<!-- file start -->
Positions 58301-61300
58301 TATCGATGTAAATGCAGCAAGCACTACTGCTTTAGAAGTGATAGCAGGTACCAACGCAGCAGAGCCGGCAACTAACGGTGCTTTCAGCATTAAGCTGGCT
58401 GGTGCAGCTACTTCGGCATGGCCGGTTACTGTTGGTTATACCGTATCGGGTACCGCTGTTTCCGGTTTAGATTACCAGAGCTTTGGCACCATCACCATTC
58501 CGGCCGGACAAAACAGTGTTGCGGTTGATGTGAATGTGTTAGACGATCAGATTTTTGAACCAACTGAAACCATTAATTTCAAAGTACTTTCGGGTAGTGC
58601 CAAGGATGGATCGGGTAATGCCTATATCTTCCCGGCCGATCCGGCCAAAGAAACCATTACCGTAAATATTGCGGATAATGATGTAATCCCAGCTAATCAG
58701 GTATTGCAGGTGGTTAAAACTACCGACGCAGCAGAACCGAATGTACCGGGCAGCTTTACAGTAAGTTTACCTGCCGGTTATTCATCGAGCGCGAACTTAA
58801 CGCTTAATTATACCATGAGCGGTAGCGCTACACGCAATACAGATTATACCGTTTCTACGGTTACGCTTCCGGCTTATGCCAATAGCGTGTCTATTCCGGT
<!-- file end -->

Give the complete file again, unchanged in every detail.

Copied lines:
Positions 58301-61300
58301 TATCGATGTAAATGCAGCAAGCACTACTGCTTTAGAAGTGATAGCAGGTACCAACGCAGCAGAGCCGGCAACTAACGGTGCTTTCAGCATTAAGCTGGCT
58401 GGTGCAGCTACTTCGGCATGGCCGGTTACTGTTGGTTATACCGTATCGGGTACCGCTGTTTCCGGTTTAGATTACCAGAGCTTTGGCACCATCACCATTC
58501 CGGCCGGACAAAACAGTGTTGCGGTTGATGTGAATGTGTTAGACGATCAGATTTTTGAACCAACTGAAACCATTAATTTCAAAGTACTTTCGGGTAGTGC
58601 CAAGGATGGATCGGGTAATGCCTATATCTTCCCGGCCGATCCGGCCAAAGAAACCATTACCGTAAATATTGCGGATAATGATGTAATCCCAGCTAATCAG
58701 GTATTGCAGGTGGTTAAAACTACCGACGCAGCAGAACCGAATGTACCGGGCAGCTTTACAGTAAGTTTACCTGCCGGTTATTCATCGAGCGCGAACTTAA
58801 CGCTTAATTATACCATGAGCGGTAGCGCTACACGCAATACAGATTATACCGTTTCTACGGTTACGCTTCCGGCTTATGCCAATAGCGTGTCTATTCCGGT